Why Mexicans cross border to fill 'er up
CIUDAD JUAREZ, MEXICO
You're really upset with your neighborhood gasoline station. Over the past year it's been regularly raising gas prices until now a gallon costs more than $1.60.
At the same time, you know that a variety of gas stations just a few miles away are charging little more than half that price - while selling gas you suspect is better quality.
What are you going to do?
You've just made the same decision as thousands of Mexican drivers, who every day cross the border to fill 'er up in the United States.
Who wouldn't, when the tank of gas that costs $20 in Mexico is just over $10 in El Norte?
It all boils down to the way historically low international oil prices are playing out in each country.
In the US, they mean record-low gas prices, and fewer car buyers bothering to factor gas mileage into their purchasing decisions.
But in oil-exporting Mexico, where the oil industry is nationalized and revered as a sacred cow dedicated to the common good, low oil prices are a disaster. The state oil company, PEMEX, remains an essential contributor to the national budget. So, as oil-export revenues fall with international prices, Mexico's internal prices rise to help make up the lacking pesos.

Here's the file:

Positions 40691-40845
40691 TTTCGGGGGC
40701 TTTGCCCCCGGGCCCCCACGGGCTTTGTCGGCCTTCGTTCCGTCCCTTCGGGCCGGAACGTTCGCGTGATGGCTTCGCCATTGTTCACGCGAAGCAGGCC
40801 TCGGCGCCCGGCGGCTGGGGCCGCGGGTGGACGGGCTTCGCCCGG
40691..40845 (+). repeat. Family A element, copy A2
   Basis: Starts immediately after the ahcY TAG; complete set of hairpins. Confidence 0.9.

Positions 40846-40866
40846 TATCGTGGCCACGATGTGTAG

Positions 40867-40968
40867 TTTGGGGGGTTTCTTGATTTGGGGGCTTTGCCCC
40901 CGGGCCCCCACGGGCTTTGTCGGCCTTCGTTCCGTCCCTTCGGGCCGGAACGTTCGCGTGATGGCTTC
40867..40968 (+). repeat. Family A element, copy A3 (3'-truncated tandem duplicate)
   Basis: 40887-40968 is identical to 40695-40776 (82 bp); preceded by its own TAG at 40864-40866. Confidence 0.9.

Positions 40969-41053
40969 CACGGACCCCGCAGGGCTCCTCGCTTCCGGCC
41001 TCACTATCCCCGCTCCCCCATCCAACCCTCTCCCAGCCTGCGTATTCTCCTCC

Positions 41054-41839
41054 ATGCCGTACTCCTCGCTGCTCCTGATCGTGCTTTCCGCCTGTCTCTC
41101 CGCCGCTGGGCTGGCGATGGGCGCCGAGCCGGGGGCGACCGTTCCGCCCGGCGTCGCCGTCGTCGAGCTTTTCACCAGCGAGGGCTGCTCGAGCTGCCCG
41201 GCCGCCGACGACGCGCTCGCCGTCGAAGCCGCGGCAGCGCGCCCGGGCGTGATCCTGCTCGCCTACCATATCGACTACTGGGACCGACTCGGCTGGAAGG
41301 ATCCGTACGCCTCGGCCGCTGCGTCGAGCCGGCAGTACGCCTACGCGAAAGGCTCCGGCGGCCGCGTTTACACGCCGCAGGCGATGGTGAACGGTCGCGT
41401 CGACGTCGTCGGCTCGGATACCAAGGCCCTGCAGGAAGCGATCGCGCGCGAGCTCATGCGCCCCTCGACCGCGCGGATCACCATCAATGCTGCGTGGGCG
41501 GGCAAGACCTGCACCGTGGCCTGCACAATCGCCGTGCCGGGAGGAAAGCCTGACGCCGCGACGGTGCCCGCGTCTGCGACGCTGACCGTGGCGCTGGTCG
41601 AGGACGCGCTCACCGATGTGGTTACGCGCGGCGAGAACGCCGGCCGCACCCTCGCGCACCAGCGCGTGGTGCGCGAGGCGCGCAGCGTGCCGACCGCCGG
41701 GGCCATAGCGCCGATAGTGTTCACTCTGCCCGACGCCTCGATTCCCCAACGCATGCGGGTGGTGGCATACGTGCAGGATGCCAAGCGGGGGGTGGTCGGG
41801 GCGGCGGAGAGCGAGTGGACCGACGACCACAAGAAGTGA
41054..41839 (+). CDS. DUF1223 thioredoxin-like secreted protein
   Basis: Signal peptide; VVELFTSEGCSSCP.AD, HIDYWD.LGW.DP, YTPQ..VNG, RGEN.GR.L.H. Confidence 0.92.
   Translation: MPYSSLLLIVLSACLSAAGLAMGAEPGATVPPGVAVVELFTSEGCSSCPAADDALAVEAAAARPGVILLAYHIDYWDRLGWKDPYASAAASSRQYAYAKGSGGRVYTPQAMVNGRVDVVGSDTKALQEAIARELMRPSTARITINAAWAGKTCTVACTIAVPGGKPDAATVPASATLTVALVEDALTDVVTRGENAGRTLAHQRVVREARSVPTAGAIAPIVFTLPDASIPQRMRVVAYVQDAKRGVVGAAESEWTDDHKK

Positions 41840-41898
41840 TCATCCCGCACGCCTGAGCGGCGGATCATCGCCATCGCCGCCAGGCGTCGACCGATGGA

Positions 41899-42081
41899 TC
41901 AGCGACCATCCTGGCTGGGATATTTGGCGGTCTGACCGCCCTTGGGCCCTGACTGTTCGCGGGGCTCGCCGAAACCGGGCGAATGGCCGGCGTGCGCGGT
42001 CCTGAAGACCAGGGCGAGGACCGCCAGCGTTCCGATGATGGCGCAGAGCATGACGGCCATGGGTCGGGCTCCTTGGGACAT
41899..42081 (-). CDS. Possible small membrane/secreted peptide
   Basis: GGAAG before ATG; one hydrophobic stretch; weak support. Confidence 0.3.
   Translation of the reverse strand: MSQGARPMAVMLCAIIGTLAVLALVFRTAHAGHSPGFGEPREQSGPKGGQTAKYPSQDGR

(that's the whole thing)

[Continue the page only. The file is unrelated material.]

For lack of adequate technology, PEMEX actually has to refine much of its oil in the US and import it back as gas.
"PEMEX is an important source of tax revenues that keep the government and all its programs running," says a company spokesman. It's part of the nationalistic vision of PEMEX as serving all Mexicans, not just car owners.
But don't bother telling that to Armando Vargas, a Ciudad Jurez public accountant filling up his Ford sedan at a Circle K gas station across the border in El Paso.
'This is about inefficiency in Mexico'
"This is not about social spending in Mexico, this is about inefficiency in Mexico and the fact that PEMEX doesn't have to respond to the market," he says.
"As consumers we all price shop, and even with a higher dollar we'd be foolish not to take advantage of a significant difference."
Five pumps away - in a 10-pump station where at any given moment as many as five of the pumps are occupied by cars with Mexican plates - Jurez forensics doctor Samuel Villalva scoffs at the argument for Mexico's budgetary needs.
"The Mexican government is suffocating us with taxes, but it's not as though we see any improvement in what are very poor services," he says, pumping $10.50 worth of gas into his sport-utility vehicle.
"For the Mexican middle class, or what remains of it, this is simply self-preservation."
In Mexican border cities from Matamoros on the Gulf coast to Tijuana on the Pacific, the result is a 35-40 percent drop in gasoline sales over recent months.
Gas stations have laid off workers, reduced hours, and in some cases even closed down. PEMEX station franchisees say their distress call to the government has gone unheeded.
"We don't get any response from the government, or what we have heard has been completely negative," says Hctor Chvez, owner of a PEMEX station in Jurez and president of Fronte-Gas, an association of 45 gas stations in the Jurez frontera (border) area.